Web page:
A telephone survey finds 11 percent of U.S. voters favor a Basic Income Grant. The survey was conducted by Rasmussen Reports and published on Thursday, September 1, 2011. Rasmussen found that 82 percent of respondents opposed the idea. Rasmussen surveyed 1000 people and claims a margin of error of plus or minus 3 percent with 95 percent confidence.
The exact question was, “Another proposal has been made for the federal government to provide every single American with a basic income grant. The idea would be to provide enough money for everyone to enjoy a modest living regardless of whether or not they choose to work. Do you favor or oppose having the federal government provide every single American with a basic income grant?”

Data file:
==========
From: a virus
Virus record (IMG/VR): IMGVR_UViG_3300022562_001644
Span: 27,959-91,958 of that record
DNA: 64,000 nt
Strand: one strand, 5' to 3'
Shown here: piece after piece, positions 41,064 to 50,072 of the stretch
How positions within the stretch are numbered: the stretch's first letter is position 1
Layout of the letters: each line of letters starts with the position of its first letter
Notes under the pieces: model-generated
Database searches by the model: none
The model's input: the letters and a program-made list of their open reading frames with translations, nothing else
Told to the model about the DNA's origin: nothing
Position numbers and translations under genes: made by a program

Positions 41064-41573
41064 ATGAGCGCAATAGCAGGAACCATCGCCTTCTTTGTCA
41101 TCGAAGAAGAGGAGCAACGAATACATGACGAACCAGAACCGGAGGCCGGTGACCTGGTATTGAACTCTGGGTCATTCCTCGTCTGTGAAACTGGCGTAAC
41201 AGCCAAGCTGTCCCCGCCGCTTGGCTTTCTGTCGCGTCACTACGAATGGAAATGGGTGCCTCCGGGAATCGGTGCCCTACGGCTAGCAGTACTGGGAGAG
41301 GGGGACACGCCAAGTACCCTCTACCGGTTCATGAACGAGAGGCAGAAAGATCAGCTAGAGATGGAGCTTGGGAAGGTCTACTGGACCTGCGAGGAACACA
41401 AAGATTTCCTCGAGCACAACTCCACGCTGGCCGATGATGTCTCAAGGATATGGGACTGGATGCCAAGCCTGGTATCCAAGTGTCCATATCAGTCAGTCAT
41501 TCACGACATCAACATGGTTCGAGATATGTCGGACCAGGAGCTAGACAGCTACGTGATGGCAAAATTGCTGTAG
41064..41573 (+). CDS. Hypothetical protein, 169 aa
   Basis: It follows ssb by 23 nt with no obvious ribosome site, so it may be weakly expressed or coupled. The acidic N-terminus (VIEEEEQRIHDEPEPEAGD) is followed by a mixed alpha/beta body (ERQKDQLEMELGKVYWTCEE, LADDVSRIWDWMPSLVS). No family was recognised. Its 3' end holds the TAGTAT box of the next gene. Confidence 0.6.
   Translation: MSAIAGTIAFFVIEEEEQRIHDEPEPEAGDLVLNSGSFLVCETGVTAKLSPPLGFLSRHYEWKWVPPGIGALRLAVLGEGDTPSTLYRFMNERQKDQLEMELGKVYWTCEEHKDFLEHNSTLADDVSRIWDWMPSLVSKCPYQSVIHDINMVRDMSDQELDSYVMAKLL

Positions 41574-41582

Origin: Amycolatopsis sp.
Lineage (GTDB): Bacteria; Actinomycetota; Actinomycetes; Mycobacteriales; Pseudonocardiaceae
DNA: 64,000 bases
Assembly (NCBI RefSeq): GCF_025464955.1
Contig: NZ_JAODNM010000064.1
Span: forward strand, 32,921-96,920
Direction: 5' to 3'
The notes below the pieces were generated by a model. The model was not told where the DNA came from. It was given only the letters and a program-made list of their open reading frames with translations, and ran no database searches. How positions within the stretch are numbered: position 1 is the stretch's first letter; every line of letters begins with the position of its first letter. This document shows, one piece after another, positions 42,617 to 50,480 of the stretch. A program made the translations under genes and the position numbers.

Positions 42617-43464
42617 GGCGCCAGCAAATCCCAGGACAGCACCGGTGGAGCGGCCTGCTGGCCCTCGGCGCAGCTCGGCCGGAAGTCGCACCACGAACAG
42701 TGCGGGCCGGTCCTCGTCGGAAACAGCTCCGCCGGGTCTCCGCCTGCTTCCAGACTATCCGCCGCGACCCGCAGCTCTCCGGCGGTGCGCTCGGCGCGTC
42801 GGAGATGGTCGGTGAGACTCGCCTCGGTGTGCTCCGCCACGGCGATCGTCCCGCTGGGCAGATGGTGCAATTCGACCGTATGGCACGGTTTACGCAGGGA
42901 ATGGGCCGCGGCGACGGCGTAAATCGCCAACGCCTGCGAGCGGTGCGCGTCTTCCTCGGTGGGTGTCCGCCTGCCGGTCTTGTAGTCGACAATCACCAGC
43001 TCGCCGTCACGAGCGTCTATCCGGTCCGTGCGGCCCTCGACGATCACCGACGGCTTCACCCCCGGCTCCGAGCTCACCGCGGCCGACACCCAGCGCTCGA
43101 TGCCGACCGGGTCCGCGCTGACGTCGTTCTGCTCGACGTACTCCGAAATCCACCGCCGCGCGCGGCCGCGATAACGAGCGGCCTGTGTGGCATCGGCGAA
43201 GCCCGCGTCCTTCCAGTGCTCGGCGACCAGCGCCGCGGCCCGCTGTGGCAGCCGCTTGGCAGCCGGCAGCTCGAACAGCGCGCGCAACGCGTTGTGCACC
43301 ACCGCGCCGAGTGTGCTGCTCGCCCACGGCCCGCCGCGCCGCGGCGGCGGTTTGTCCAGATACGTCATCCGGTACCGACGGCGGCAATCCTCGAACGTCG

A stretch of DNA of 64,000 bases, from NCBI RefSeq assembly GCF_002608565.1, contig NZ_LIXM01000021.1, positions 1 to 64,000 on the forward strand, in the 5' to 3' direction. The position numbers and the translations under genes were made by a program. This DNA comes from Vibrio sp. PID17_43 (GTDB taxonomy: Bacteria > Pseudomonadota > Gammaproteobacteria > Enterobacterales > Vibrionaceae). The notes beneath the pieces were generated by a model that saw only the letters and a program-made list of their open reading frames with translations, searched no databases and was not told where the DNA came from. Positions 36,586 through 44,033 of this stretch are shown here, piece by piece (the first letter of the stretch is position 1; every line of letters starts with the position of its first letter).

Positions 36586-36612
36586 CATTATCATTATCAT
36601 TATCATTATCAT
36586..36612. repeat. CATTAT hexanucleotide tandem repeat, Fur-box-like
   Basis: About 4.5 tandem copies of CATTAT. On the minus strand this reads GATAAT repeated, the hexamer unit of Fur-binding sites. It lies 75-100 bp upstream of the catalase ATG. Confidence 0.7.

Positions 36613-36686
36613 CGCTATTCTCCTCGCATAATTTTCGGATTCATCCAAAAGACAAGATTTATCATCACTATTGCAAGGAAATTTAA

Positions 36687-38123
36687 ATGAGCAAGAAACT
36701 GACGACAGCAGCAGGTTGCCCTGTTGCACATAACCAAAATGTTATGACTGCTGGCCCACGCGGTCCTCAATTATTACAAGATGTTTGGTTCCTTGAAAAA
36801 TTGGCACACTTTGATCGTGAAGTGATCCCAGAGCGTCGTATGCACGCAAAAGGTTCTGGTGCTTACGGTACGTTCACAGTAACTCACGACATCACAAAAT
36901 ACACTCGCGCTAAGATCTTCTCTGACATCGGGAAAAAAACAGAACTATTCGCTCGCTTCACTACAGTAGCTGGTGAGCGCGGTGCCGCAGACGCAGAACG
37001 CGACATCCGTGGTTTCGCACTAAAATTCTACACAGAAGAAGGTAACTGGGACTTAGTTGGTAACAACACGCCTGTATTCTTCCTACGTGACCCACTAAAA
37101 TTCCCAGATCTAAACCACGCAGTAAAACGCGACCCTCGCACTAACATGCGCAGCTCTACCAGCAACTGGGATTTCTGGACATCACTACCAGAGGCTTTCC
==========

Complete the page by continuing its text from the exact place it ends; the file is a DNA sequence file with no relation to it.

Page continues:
Although the percentage is very small, 11 percent of Americans is 33 million people, who answered yes to question asked out of the blue about a policy that has be no part of the public discussion in U.S. politics for 30 years. One surprising fact is that someone is actually surveying Americans about this issue.
The same survey found that that 49% of American Adults think government programs increase the level of poverty in the United States. Add to that 19 percent who believe government programs do nothing to help poverty shows that nearly as many Americans (68 percent) oppose nearly anything the government is doing to fight poverty as oppose BIG (80 percent). Only 20 percent of respondents said that current government programs decrease the poverty.
For the Rasmusson report on the survey go to: